Dating and Student Loans

Michelle Jackson

During my financial “hot mess” years, one of the first-date conversations that I always avoided was talking about my debt. At the time, I had no idea how I was going manage my financial chaos, which included some substantial student loans. Instead, I would dodge and demure, order a stiff drink, and hope that my date would forget about the money conversation.

As if dating wasn’t painful enough, those of us with financial skeletons in our closet are on high alert about when to have “the talk”—not the one about where the relationship is going, but the one about life-altering debt. We can get so wrapped up in creating a façade of financial wellness, that we may forget that our dates are sentient beings able to piece together context clues, like always suggesting going to happy hour versus dinner, or pretending you took your weekend gig as an Uber driver just because you’re a “people person.”

This is silly for a few reasons, but the biggest one is that it’s quite possible your love at first sight has some student loan debt of their own. According to Student Loan Hero, over 44 million Americans carry student loans and the average balance owed is $39,400. That debt doesn’t account for other expenses that the average person is managing, which may include a new car loan averaging $31,099, and credit card balances of around $15,983 according to Nerd Wallet’s 2017 Household Credit Card Debt Study, not to mention housing costs and food.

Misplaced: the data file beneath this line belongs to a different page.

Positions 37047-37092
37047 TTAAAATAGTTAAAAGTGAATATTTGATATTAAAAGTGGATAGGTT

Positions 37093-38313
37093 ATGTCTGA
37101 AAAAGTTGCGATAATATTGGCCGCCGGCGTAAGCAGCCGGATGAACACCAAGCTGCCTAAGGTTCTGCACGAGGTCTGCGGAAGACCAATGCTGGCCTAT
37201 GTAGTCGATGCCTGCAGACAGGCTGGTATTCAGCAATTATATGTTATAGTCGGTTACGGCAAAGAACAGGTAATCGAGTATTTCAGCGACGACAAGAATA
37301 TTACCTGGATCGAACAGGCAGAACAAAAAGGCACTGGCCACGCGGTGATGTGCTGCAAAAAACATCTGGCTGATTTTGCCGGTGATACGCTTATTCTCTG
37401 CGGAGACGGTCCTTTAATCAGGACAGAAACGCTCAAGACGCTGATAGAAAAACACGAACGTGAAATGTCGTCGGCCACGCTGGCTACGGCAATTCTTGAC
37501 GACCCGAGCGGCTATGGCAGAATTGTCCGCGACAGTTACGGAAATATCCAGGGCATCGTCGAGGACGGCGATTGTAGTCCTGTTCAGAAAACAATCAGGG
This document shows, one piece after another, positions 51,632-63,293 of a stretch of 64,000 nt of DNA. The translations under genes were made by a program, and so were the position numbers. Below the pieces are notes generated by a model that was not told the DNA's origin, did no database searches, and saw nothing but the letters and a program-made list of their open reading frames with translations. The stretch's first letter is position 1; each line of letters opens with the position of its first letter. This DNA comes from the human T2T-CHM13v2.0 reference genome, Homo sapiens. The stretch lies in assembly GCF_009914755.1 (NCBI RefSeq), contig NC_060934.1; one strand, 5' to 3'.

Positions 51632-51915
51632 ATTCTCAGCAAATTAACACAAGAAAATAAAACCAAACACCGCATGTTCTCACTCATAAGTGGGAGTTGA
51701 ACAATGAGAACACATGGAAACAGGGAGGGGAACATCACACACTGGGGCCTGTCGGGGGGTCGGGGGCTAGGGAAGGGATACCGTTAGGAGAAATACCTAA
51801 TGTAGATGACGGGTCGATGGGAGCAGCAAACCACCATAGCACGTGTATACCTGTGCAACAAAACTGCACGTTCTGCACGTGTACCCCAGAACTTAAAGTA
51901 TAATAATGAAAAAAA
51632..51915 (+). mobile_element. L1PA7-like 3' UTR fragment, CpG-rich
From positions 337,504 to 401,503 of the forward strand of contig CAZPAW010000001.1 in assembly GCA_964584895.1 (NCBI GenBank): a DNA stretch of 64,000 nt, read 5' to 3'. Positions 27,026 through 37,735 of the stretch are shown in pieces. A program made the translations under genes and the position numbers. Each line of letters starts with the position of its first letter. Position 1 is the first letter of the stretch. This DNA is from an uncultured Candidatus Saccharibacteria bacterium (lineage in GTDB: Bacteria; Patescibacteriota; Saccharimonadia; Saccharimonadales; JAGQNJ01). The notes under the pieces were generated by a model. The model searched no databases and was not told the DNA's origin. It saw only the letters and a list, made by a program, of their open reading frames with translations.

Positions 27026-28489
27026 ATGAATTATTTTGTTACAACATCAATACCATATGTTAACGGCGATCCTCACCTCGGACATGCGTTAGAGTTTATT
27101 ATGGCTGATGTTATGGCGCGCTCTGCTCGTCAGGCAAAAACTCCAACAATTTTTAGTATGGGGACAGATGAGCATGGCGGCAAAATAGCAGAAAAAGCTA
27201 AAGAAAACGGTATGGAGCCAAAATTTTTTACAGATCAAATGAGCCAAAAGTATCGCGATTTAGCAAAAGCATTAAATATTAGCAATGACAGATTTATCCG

I decided to reach out to some experts to get some insight on how not to scare away your new boo once you finally decide to get financially naked.

Dr. Ramani Durvasula, licensed clinical psychologist and author of Should I Stay or Should I Go?, dropped some wisdom about how new couples can navigate tough topics like finances. First, she told me that “student loan debt tends to be a more transparent type of debt.” Basically, if you attended Yale (almost $73,000 a year including the cost of room and board)  vs. an in-state school such as the University of Colorado at Boulder ($28,750 a year also including room, board, and books), your new partner may wondering how you paid for it.

It’s a reasonable thing to question as student loan debt has the possibility of “impacting the aspirations of one or both people in the relationship,” said Durvasula. An Ivy League pedigree might suggest a mountain of debt to a potential partner, souring them before you get the chance to share your latest Sallie Mae statement. So, while it’s not exactly sexy, you may want to confess your debt issues, and highlight any positive steps you’re taking to address it, early on.

“It’s easy to get caught up in a (romantic) story,” said Durvasula, while avoiding asking all of the hard questions. And, asking about your new love’s financial health is a conversation that every couple should eventually have. Remember, as ashamed as you might feel about your own money issues, your one true love may have their own debt to deal with, which will either further your belief that you’re fated to be together or send you running for the door.